I’d regard myself as being as passionate about my motorcycling as anyone else but I can’t quite get with the “All you need is a motorcycle” crowd. Yes, a bike has all sorts of advantages but, sad to say, they have disadvantages too. For example, a friend gave me a big shopping bag full of coffee table books about Rugby Union the other day. RU isn’t my thing but I was told to either give them to someone I know who IS a fan or take them to an op shop and unload them there. Now it just so happens that I DO have a friend who is a passionate RU man so I rang him up and offered them to him. He was very grateful for the offer and offered to come up on his bike and pick them up. However, his ardour cooled somewhat when I told him that the bag was huge and that the combined weight was 10.5 kg. I’ll take them down to his place and I’ll know they went to a good home. Fact is that, when you have big loads to carry, you need a car. Of course, the hassle of having to put on all your riding gear for a quick trip to the shops is a bit of a put-off as well.
So, you do sometimes have to have a car. So, again, if you HAVE to have a car, make it a good one, right? Hardly surprisingly, most of my M/C friends who own and ride bikes usually have some pretty cool cars as well, I guess that we are discerning people, eh? I’ve owned my 2013 VW Golf Diesel now for just over a year and I just love it.
So, what’s the point of the leading picture (courtesy of Getty Images)? Well, it is traffic heading down through North Sydney in 1955. The point is that, unlike today when all the cars look the same, back then it was quite different. Our family travelled a lot in the early 1950s and mum and dad had to try and keep two over-active boys occupied for long hours on the road. The way that dad chose to do this was to get us to identify the other cars on the highway. His training was so successful that he said that, by the time we were 5 years old, (around the time this picture was taken) we could identify every car we saw.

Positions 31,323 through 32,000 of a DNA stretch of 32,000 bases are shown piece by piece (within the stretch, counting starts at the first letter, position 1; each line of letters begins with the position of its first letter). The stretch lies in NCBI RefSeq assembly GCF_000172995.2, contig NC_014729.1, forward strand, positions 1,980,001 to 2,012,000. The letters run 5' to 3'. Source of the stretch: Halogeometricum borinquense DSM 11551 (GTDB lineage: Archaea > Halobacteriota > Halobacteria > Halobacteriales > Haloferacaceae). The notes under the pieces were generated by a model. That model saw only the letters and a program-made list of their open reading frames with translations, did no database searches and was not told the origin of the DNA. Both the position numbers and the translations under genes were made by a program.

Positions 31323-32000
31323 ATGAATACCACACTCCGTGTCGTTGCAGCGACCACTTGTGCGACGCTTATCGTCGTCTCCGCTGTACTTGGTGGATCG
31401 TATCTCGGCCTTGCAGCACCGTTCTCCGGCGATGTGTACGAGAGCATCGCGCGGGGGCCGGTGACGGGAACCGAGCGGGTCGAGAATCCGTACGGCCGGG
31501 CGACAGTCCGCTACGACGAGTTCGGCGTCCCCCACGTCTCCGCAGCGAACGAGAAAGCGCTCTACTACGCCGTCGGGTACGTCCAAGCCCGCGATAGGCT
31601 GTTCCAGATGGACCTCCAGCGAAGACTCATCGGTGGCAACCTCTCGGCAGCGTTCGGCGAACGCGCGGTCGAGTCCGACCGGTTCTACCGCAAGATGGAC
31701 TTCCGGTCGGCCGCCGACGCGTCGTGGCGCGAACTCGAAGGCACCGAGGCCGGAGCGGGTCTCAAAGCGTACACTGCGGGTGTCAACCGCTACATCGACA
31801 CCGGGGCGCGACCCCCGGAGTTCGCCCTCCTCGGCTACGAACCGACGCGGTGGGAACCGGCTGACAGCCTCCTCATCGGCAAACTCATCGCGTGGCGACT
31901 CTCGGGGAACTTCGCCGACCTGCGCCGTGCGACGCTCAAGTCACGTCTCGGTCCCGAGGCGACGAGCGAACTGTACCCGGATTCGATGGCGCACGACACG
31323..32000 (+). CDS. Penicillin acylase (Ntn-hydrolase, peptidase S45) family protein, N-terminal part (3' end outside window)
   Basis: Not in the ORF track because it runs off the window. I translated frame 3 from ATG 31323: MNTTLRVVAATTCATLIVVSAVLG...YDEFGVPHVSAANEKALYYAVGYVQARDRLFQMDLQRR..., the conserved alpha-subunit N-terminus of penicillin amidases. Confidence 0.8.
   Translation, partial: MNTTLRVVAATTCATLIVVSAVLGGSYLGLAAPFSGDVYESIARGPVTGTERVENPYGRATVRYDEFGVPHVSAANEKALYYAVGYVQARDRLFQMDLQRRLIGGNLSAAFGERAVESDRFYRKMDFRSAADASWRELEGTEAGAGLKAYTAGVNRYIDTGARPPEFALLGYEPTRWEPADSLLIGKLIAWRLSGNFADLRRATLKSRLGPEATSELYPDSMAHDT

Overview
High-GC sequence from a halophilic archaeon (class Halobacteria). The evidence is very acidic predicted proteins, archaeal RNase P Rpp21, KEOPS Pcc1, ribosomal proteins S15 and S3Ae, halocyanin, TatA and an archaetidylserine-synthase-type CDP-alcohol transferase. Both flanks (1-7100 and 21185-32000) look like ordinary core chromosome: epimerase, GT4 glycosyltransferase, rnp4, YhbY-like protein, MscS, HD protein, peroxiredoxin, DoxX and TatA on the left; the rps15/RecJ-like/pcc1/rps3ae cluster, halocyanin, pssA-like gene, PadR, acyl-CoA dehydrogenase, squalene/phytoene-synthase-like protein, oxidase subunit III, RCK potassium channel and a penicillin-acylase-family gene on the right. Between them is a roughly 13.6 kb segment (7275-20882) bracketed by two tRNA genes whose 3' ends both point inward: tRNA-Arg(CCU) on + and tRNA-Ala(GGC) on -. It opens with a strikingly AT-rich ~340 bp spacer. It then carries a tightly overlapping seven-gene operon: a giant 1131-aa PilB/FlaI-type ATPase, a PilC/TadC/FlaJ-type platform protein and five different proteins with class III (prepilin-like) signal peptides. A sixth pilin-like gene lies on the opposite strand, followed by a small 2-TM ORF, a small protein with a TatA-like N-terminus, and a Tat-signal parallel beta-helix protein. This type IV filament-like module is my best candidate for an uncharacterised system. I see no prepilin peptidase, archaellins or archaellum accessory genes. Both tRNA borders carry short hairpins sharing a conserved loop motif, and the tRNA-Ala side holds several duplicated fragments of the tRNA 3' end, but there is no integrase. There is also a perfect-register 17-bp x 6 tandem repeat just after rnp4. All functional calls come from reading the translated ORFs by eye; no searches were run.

“Well, there weren’t as many cars back then,” someone may say and that is true. BUT, there were MANY different KINDS of cars, much more so than today. If you take this photo as a random example, you can see that cars representing the decades from the 20s right through to the 50s are shown in this shot. There are British cars, Australian cars and American cars. Identifying each different car was way harder than than what it is today. Incidentally, just going out of pic on the left of the picture is an early 1950s Ford Prefect. Dad had one of those in 1962! How’s your identifying skills, how many can you name?
So, how would I categorise cool cars? It’s a bit like “How long is a piece of string.” But here are 4 cars that would be on my wish list if I had unlimited funds.
1967 Pontiac GTO
Ferrari fans went ballistic when Pontiac introduced this model, it was sacrilege to name an American car with the same letters as Ferrari’s legendary racing coupe. But, Pontiac stuck to their guns and he model went on to become a revered classic.
1966 Buick Riviera
Famous for its “hidden” headlights, the Riviera wasn’t a performance car, though, with the big V8 it could certainly boogie. But it was a classy personal coupe and has gone on to become one of the brand’s favourite classics.
1964 Lincoln Continental
Famous for being the car in which President Kennedy was assassinated in 1962, the Continental, with its famous “suicide” rear doors, was the limousine to have back then and prices for examples now show that the mystique hasn’t died. It is just coincidence that the three examples all shown are black, they were available in other colours but look best in black in my opinion.
It should be no surprise that the 55 gets into the list though muscle car fans are pretty equally divided between each of Chev’s offerings from the 50s. Understated unlike some of the more outlandish Bel Airs of later years, the 55 is charming and, especially in the coupe guise as this one, highly desirable.
1964 Gordon Keeble
What? I hear some of you say. What is that? If you don’t know, don’t feel bad. A British classic of which less than 100 were made in total (GK aficionados claim that they still have 90 active cars on their books which is pretty amazing given the appalling state of British roads.) Bertone-built body with a Chevy Corvette engine, the GK was class all the way and still looks as pretty now as it did when production ceased in 1968. Heaven knows how much one would cost now.
Of course the list could go on and on, but that will do. Hey, a guy can dream, can’t he?